> UCLA's 300 million from the NIH shouldn't make a difference in the
> analysis for that student.

I'm not talking about who is decided to go where. I am talking about
$$$$.

Jon



28 Nov 2006 14:23:45
Re: Definition of Commuter Schools


Jon Enslin wrote:
> mianderso...@yahoo.com wrote:
> > Jon Enslin wrote:
> > > Wisconsin ranks as one of the largest reserach universities in the
> > > country in terms of dollars granted by NSF, NIH and the like pretty
> > > much every year.
> >
> > wisconsin ranks 27th in NIH money. which is good, but not great.
> > Hopkins is #1, with a difference in NIH money between the two of about
> > 300 million dollars.
>
> NIH is just part of it. NSF, NEA, NIH, Dod, etc. etc.

yeah but at many schools(those that have a medical school) NIH is the
largest chunk. The NSF total research budget for fy 2005 was like 5
billion. Just the top 13 or so medical schools alone topped that. The
NIH budget in general is usually about 5-6 times what the NSF budget
is.

>
>
> >
> > I can't speak for the NSF because I don't follow that stuff.
> >
> > But trying to tank "elite universities" on things like NIH money as the
> > leading factor is sketchy. I mean Princeton doesn't have a medical
> > school, so it's unfair to compare them to a school like UCLA because
> > there is almost 300 million dollars in terms of revenue there they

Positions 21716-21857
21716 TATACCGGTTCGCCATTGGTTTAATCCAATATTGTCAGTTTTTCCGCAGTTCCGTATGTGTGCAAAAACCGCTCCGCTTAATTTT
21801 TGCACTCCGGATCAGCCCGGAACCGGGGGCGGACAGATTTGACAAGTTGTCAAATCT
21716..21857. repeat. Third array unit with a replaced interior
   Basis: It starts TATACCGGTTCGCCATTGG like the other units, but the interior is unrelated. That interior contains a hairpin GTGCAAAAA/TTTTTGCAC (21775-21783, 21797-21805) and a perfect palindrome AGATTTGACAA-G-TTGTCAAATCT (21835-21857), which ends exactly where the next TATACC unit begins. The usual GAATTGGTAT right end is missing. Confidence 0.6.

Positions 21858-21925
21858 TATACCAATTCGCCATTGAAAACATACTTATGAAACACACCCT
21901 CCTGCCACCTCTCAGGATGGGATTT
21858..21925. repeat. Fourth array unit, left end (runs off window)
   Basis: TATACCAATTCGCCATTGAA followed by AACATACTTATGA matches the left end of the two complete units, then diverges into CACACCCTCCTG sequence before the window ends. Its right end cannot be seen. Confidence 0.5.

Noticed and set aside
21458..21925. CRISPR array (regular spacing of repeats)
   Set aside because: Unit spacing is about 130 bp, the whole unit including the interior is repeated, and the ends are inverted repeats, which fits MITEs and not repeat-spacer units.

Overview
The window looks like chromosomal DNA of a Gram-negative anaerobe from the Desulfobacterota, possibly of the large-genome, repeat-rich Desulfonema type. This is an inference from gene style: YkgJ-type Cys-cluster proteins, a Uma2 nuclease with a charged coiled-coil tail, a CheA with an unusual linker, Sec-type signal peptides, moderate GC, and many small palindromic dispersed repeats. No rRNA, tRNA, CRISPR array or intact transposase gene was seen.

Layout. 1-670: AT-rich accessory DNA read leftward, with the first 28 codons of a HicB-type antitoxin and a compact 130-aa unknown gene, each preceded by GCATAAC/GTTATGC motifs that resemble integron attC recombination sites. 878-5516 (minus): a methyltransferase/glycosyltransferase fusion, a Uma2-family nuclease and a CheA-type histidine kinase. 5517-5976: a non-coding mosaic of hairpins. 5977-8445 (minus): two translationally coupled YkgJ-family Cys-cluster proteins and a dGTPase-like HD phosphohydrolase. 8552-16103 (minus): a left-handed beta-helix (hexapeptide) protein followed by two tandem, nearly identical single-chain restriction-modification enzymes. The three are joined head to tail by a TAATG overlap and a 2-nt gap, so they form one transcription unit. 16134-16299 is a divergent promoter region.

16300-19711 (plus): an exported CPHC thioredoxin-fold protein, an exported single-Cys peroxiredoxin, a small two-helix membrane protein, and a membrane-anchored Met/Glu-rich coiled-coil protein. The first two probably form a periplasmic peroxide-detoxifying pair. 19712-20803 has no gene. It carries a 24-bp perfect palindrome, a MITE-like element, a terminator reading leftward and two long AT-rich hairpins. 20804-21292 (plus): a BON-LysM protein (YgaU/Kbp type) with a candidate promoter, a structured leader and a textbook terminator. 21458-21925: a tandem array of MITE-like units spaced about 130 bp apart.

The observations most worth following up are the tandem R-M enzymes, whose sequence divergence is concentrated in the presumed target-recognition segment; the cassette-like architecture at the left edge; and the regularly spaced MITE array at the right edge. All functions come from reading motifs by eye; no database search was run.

> > can't make a serious grab at. Is UCLA better than Princeton from the
> > perspective of a student deciding where to go to college? Either way,
> > UCLA's 300 million from the NIH shouldn't make a difference in the
> > analysis for that student.
>
> I'm not talking about who is decided to go where. I am talking about
> $$$$.

but back to the comment about being one of the "world's best
universities". I think $$ alone is not a great representation for such
a thing. I mean if you go by that many of the institutions we consider
elite actually suck.



>
> Jon



28 Nov 2006 16:27:25
Ben Stewart
Re: Definition of Commuter Schools


"Jon Enslin" <jenslin@charter.net > wrote in message
news:1164726604.162667.321370@j44g2000cwa.googlegroups.com...
>
> Kevrob wrote:
> > Jon Enslin wrote:
> > > Kevrob wrote:
> > > > Jon Enslin wrote:
> > > > > Mannie Popovici wrote:
> > > > > > Is any university where the majority of the student population
lives off
> > > > > > campus a commuter school by definition? I would think that
applies to most
> > > > > > universities in urban settings. So are Texas and UCLA commuter
schools for
> > > > > > instance? What's the difference with say Houston and San Jose
State?
> > > > >
> > > > >
> > > > > I think the best way to look at it is if the students treat the
school
> > > > > like a big, commuity college or an extention of high school. A
school
> > > > > like UCLA or Minnesota might have a high number of students that
> > > > > commute back to their parent's homes, but many of them live on or
near
> > > > > campus on their own.
> > > > >
> > > > > UW-Milwaukee is trying to become that, but they are running into
> > > > > trouble.
> > > >
> > > > UW-Milwaukee has a huge off-campus student population in its nearby
> > > > neighborhoods, but in many cases those students are from
Southeastern
> > > > Wisconsin. Parking on campus is limited, and near campus it's a